Street children exist throughout the world, including Liberia. These are children under the age of 18 for whom the street has become their home and/or source of livelihood. A recent report by Street Child of Liberia estimated that over 14,000 children existed on the streets of Monrovia, Liberia. Their lives are neither positive nor sustainable. Unable to meet their basic needs, these children are highly susceptible to violence, trafficking and sexual exploitation, and at risk for drug addiction, physical trauma, and trouble with the law; girls also run the risk of an unwanted pregnancy. Where did these children come from, and why are they here?
Politics has contributed to the problem. Liberia was plagued by a fourteen-year civil war (1989 – 2003), in which an estimated 270,000 people died while another 850,000 were displaced. During this war, over 10,000 children were recruited as child soldiers. After the war ended the children could return to civilian life, yet in many cases former child soldiers had no surviving relatives or could not locate their families post-conflict. Those that were reunited with their families often did not remain and chose a life on the street instead.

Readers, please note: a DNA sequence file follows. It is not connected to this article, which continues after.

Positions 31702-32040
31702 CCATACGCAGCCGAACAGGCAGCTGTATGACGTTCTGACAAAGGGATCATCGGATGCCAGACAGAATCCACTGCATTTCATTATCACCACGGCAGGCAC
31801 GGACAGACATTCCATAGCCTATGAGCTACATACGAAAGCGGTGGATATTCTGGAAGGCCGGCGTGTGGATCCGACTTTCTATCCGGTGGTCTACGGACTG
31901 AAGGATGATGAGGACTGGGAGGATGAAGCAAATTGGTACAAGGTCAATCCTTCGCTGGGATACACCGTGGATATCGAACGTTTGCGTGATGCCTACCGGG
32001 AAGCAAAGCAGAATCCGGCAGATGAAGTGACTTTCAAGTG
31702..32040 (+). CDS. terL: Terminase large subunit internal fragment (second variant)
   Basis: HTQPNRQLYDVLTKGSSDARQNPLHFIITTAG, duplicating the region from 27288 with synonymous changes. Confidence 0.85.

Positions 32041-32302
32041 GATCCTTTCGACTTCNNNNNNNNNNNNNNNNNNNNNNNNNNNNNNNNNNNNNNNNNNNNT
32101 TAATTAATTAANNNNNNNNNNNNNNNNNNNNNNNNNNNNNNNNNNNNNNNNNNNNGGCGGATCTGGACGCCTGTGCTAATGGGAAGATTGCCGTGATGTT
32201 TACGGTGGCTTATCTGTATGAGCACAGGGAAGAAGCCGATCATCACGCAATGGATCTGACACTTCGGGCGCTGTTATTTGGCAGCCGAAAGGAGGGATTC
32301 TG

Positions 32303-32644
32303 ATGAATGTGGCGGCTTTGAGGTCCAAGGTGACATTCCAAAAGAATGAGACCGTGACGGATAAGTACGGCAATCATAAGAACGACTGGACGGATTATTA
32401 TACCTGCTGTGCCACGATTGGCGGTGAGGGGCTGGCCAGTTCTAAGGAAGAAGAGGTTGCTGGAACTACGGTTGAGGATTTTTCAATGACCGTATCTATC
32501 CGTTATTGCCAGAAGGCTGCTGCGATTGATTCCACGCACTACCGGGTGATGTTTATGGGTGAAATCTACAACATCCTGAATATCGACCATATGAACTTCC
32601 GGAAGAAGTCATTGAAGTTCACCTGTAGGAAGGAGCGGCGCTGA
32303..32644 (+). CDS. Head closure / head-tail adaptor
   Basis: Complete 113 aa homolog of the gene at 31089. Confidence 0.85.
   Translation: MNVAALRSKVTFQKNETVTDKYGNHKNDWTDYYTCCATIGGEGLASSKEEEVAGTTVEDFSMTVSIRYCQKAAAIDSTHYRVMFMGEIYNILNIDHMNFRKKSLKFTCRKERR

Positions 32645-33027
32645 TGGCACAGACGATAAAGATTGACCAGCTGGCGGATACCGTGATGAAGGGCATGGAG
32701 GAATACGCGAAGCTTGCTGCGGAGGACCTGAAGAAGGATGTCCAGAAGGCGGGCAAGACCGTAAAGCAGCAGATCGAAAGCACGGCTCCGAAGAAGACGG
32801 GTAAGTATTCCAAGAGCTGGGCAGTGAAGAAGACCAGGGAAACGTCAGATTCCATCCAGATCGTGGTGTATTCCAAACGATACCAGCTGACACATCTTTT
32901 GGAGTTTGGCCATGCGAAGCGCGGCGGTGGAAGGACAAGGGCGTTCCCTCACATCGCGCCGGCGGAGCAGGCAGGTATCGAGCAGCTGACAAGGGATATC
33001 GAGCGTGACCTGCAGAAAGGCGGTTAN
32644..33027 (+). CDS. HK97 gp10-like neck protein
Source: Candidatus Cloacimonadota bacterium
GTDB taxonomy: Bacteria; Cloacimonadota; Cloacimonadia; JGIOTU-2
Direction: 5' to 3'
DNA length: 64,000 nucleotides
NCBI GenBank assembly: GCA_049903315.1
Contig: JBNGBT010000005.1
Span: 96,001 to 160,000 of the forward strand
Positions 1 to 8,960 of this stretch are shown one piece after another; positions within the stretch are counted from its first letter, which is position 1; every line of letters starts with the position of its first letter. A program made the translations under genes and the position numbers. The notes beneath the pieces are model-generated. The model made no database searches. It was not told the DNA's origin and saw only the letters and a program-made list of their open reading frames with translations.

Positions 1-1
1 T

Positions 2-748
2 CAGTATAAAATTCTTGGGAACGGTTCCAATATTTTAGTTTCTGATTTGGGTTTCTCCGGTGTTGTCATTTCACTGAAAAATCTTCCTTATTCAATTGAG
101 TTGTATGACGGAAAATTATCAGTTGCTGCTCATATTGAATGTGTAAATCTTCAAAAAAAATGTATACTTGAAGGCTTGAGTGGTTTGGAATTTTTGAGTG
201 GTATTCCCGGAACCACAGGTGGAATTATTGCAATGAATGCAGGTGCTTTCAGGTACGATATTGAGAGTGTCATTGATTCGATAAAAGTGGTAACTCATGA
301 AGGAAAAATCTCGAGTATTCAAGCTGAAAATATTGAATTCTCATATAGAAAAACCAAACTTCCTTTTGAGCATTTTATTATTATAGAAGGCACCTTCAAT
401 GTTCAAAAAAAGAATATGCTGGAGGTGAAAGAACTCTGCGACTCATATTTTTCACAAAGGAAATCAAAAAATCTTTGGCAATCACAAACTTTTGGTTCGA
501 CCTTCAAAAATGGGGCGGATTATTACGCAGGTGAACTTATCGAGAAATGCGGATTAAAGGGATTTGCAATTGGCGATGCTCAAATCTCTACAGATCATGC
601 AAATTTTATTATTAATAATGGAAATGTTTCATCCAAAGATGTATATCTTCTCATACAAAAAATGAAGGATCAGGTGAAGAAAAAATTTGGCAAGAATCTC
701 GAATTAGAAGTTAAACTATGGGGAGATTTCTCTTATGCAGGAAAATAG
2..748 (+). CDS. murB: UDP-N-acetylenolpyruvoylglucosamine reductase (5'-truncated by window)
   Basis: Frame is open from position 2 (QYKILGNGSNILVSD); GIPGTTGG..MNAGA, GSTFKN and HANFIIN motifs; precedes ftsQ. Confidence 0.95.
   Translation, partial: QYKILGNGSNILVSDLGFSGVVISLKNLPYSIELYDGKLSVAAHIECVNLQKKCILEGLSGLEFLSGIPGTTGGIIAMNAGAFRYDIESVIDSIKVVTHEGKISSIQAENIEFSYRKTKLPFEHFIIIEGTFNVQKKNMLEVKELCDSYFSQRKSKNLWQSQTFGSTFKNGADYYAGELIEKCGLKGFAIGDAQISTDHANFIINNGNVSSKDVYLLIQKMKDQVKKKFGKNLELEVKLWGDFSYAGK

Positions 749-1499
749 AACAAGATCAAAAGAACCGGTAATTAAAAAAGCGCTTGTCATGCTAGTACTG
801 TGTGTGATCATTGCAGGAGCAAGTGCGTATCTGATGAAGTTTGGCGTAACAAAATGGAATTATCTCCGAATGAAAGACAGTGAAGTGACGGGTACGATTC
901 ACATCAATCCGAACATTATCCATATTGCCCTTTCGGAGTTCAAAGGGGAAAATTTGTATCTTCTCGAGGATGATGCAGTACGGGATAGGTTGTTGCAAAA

Social issues have played their part in the growth of street children. While attempting to rebuild, Liberia has suffered from war and disease which have, in turn, crippled the economy, destroyed the education system and devastated many communities. In 2014, Liberia was stuck by the Ebola virus, orphaning many as 7,500 children. By that time, most of the former child soldiers had grown up, but the massive fatality rate of Ebola in Liberia (as indicated by CDC – 45%) fostered a new generation of street children. In addition to losing entire families, the surviving children were subject to stigmatization and ostracization from their peers. Without families or caregivers and with no means of survival and no community support, orphaned children have to resort to street labor or prostitution to survive.
The lack of economic opportunities and the declining education system have also played a role in children migrating to the streets. The WHO estimates that 64 percent of Liberians live below the poverty line ($1.25/day), with 1.3 million living in extreme poverty. This poverty has prompted parents to force their children to work on the city streets for extra income. Destitute and desperate rural parents often send their children to the city with local businessmen who promise an education and more opportunity. Unfortunately once in the city, children are exploited for their labor. Even if they flee the situation, they remain living the city, where they resort to prostitution and selling in the street to survive.
There are many reasons as to why a child may be living on the street in Liberia, yet one thing remains clear: street children face significant risks and are exceptionally vulnerable to violence, abuse, neglect, child labor and sexual exploitation. Even so, many of these children have hope for a future. Street children present a complex challenge, yet we cannot give up hope on them because hope is all they have.